Portable Stimulus: Standard vs. Tool vs. Language

Although we had a very successful Portable Stimulus tutorial at DVCon US, there were still a couple of points of confusion that I’d like to take a moment to clear up.

Difference Between Standard and Tools

The first issue is apparently where we draw the line between what the Standard defines and what a tool is expected to do. As illustrated in this picture,

the Standard defines the syntax, concepts and semantics to define an abstract Portable Stimulus model, which represents your verification intent. That’s it. As we’ve discussed, the model can actually be a partial specification of your critical verification intent, and the semantics of the model define the solution space for scenario-level randomization to be applied to generate the myriad legal scenarios that conform to your specified intent given the available behaviors and operational constraints of the target platform.

As with most standards, Portable Stimulus is being created to allow you to write your verification intent model once, and allow it to be reused (i.e. “portable”) in many different , including across tools from multiple vendors. The reuse comes from the tools that will be used to process the model and create executable tests that implement the specified verification intent on a variety of platforms, including UVM simulations, architectural exploration, embedded processors (both simulation/emulation models and actual silicon) and any other environment that might be required. But it is important to understand that the standard does not require a particular tool to create a particular output. Just as with constraint solving in SystemVerilog, different tools are not required to come up with the same solution to a set of constraints, but they are required to come up with a legal solution. As with SystemVerilog tools, how well a given tool solves the set of constraints to achieve coverage or other goals will be a source of competition and innovation among tools.

The Choice of Input Language

The other issue I’d like to address is the choice of input language defined by the standard. The primary purpose of the Portable Stimulus Standard is to define a domain-specific language (DSL) that is declarative in nature to specify the verification intent. This requires a new way of thinking about the problem of stimulus and intent specification that truly does not fit in any existing language. In addition to the DSL, the Standard will also define a C++ input format that models the same semantics. Note that this does not mean that you can just arbitrary procedural C++ code to describe your verification intent. A standard C++ compiler won’t know what to do with it since a standard C++ compiler doesn’t understand the semantics of Portable Stimulus.

Rather, the C++ input format is a C++ library that defines a set of classes and related methods to mimic the constructs and semantics of the DSL. When the C++ Portable Stimulus model is compiled, it is linked against a library implementation (which is not itself part of the Standard – only the header files) that, when executed, will create the same data structures that the Portable Stimulus tool will use to generate the target implementation. The only advantage to a C++ user in using the C++ input format for Portable Stimulus is that the general syntax will be familiar. However, the C++ user will still need to learn what each of the classes and methods does, and how to use them. In effect, the C++ user will need to learn the new Portable Stimulus “language,” whether it is the DSL or the C++ library. The choice of which format to use will be determined by a variety of factors, including the user’s familiarity with a given language, but also including the general requirements of a company’s verification & tool flow, and the ecosystem with which they are familiar.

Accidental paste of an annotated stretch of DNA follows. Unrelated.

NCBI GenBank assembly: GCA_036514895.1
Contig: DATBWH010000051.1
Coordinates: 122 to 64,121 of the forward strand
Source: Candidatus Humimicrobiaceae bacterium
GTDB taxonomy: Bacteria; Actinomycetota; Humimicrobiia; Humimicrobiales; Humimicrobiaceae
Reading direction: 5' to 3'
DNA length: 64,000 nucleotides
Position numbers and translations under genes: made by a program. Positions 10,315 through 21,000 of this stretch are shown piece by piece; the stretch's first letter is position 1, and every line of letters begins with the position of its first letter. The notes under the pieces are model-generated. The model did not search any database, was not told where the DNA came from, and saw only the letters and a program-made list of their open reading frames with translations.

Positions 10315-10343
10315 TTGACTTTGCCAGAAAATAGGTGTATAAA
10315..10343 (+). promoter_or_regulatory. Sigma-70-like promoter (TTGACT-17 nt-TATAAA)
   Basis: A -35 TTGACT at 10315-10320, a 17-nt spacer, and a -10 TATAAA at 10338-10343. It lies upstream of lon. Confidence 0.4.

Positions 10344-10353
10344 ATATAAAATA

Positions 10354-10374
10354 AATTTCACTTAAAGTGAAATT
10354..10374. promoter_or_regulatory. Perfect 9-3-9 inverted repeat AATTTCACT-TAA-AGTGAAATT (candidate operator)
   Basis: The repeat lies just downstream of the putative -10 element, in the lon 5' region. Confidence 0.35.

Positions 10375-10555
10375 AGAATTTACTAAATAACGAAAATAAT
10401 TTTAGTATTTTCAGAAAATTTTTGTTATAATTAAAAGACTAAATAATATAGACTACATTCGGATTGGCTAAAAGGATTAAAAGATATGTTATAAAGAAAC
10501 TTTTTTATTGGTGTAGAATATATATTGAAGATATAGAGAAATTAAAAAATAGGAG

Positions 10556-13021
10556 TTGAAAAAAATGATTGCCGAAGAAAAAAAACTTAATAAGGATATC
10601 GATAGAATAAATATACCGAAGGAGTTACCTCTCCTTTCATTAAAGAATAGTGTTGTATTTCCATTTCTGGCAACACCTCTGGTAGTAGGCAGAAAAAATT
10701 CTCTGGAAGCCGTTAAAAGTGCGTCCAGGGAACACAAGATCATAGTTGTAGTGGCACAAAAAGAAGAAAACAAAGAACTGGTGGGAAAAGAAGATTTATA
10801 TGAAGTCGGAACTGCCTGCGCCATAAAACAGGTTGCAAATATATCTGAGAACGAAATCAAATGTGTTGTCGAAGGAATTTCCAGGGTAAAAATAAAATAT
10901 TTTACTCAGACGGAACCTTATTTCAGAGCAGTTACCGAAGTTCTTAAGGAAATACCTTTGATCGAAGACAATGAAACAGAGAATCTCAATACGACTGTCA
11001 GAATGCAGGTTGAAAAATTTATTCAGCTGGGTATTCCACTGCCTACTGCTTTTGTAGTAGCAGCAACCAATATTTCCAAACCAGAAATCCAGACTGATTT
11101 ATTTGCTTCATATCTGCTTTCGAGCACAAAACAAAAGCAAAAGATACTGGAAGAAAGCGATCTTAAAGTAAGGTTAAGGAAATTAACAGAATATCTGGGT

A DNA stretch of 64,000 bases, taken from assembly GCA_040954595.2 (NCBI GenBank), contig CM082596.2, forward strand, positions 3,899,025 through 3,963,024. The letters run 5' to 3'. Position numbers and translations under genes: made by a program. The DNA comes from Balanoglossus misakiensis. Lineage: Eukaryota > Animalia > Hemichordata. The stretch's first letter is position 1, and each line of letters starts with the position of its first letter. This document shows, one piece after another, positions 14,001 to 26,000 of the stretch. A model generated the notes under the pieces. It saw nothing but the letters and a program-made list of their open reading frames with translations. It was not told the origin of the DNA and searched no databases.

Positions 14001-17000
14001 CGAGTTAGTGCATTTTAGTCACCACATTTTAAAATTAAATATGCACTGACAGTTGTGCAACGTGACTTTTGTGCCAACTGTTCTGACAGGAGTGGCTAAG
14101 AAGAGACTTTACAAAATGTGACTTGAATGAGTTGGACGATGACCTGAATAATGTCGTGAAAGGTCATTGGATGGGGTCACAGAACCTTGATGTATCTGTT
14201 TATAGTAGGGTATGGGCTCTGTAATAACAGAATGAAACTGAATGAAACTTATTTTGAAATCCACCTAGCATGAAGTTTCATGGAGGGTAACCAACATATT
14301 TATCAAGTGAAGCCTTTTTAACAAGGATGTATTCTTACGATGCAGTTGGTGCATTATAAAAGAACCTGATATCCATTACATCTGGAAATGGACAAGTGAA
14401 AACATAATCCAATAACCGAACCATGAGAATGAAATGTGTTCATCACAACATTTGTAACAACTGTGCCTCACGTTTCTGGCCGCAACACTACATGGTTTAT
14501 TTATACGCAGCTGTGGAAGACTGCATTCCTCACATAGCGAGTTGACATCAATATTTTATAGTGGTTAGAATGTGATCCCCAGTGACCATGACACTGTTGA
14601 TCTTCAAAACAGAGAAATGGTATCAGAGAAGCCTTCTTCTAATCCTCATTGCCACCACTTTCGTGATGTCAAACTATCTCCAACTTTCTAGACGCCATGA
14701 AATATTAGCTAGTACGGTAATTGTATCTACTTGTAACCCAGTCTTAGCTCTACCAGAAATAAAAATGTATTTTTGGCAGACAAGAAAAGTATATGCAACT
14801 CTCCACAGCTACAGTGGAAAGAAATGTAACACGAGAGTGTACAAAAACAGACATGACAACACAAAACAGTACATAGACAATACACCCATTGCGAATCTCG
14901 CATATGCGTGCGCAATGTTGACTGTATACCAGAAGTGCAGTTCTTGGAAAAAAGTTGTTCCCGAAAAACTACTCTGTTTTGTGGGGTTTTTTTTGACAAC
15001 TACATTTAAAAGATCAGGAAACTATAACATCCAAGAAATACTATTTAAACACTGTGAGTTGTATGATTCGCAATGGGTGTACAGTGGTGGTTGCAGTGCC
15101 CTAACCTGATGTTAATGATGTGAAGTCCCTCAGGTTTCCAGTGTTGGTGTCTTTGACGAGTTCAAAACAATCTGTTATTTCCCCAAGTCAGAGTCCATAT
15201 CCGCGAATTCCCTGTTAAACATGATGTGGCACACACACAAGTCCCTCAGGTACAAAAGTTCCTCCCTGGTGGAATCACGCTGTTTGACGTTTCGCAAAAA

Conclusion

As with all standards, the key in developing the Portable Stimulus Standard will be in standardizing only as much as is required to allow users to describe portable verification intent models, and leave it to the tool developers to take it from there. By defining the precise semantics of a portable stimulus model, it will be possible for a single model to be written according to the standard that can be processed by a variety of Portable Stimulus tools, each of which will be able to generate a consistent and coherent implementation of the verification intent, whether for a UVM simulation environment, as C code to be compiled for a processor (or processor model), or any other desired target implementation. If there are multiple legal scenarios that conform to the specified constraints, each scenario can be generated individually as a separate “test.” Because the semantics of a portable stimulus model are declarative rather than procedural, users will have to think about the specification in a new way. Whether they will find the new DSL a better vehicle for expressing this intent or will prefer using the C++ class library input format will be left up to users. Just remember: If someone tells you that you can do Portable Stimulus just by knowing C++, don’t believe it.

For more details on the new Portable Stimulus standard, please check out our new Portable Stimulus Basics course on Verification Academy.

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Posted April 17th, 2017, by

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Commented on April 19, 2017 at 12:01 am
By Semiconductor Engineering .:. Blog Review: April 19

[…] Tom Fitzpatrick explains what the Portable Stimulus standard will do, what it won’t, and why the choice of […]

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